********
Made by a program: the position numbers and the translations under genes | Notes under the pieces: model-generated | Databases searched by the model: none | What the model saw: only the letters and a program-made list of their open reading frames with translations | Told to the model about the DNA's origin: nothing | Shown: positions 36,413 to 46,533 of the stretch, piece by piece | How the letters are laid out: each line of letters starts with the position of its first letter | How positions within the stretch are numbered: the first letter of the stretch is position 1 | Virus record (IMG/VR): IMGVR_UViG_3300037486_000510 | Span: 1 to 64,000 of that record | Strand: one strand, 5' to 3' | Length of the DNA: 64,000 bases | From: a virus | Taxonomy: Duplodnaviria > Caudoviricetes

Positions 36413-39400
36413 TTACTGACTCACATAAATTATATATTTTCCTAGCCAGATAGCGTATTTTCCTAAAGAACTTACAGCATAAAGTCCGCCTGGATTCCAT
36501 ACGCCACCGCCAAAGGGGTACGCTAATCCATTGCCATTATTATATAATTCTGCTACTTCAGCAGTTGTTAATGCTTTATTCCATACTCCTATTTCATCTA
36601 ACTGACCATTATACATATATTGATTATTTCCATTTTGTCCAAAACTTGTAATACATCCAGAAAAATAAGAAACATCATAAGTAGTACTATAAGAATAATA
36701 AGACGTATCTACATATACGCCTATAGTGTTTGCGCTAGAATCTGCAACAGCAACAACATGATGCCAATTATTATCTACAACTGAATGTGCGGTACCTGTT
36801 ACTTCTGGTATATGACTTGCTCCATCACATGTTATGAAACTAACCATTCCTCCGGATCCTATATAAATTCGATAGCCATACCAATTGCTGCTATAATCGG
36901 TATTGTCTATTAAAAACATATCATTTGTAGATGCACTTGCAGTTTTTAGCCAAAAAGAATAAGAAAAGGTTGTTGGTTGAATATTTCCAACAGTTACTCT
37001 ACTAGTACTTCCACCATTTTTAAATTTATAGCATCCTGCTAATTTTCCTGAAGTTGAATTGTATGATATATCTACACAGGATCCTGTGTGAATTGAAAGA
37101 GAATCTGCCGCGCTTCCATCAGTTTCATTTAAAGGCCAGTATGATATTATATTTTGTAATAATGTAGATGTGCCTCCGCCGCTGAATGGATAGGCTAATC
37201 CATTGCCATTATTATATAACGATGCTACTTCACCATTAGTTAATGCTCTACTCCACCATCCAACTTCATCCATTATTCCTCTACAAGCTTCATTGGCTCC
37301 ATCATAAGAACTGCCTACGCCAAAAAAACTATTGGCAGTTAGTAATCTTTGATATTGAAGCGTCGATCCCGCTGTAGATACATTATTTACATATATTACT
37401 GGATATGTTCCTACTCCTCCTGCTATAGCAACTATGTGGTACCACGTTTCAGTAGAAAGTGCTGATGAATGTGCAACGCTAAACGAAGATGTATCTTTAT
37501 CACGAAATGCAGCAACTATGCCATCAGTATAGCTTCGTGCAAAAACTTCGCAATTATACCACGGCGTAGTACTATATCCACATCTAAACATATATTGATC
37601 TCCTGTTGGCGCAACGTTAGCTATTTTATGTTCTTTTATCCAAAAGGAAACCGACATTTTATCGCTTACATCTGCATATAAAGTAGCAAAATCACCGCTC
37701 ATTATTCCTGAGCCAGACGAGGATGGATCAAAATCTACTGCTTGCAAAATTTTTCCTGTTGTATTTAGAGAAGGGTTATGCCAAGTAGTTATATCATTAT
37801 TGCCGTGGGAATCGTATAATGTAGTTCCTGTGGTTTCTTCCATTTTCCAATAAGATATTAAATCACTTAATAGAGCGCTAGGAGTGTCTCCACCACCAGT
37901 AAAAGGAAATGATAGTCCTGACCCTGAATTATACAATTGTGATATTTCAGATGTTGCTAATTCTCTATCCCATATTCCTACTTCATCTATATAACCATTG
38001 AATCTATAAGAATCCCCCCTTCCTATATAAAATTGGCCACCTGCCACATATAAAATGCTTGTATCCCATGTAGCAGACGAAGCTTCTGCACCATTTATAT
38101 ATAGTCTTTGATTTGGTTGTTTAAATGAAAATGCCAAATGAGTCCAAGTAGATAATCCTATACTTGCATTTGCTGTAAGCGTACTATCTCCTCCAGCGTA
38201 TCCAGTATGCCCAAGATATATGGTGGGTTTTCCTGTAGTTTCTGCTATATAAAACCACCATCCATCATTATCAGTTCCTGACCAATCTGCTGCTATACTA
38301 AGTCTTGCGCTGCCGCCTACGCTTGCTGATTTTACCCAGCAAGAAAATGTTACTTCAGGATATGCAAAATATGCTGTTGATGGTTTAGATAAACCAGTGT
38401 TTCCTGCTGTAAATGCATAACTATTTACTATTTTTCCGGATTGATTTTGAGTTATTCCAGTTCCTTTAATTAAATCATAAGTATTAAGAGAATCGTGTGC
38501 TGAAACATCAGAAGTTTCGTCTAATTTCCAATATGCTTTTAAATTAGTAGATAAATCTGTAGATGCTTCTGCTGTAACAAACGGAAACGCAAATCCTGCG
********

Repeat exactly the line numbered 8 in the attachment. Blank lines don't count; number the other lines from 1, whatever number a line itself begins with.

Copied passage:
36901 TATTGTCTATTAAAAACATATCATTTGTAGATGCACTTGCAGTTTTTAGCCAAAAAGAATAAGAAAAGGTTGTTGGTTGAATATTTCCAACAGTTACTCT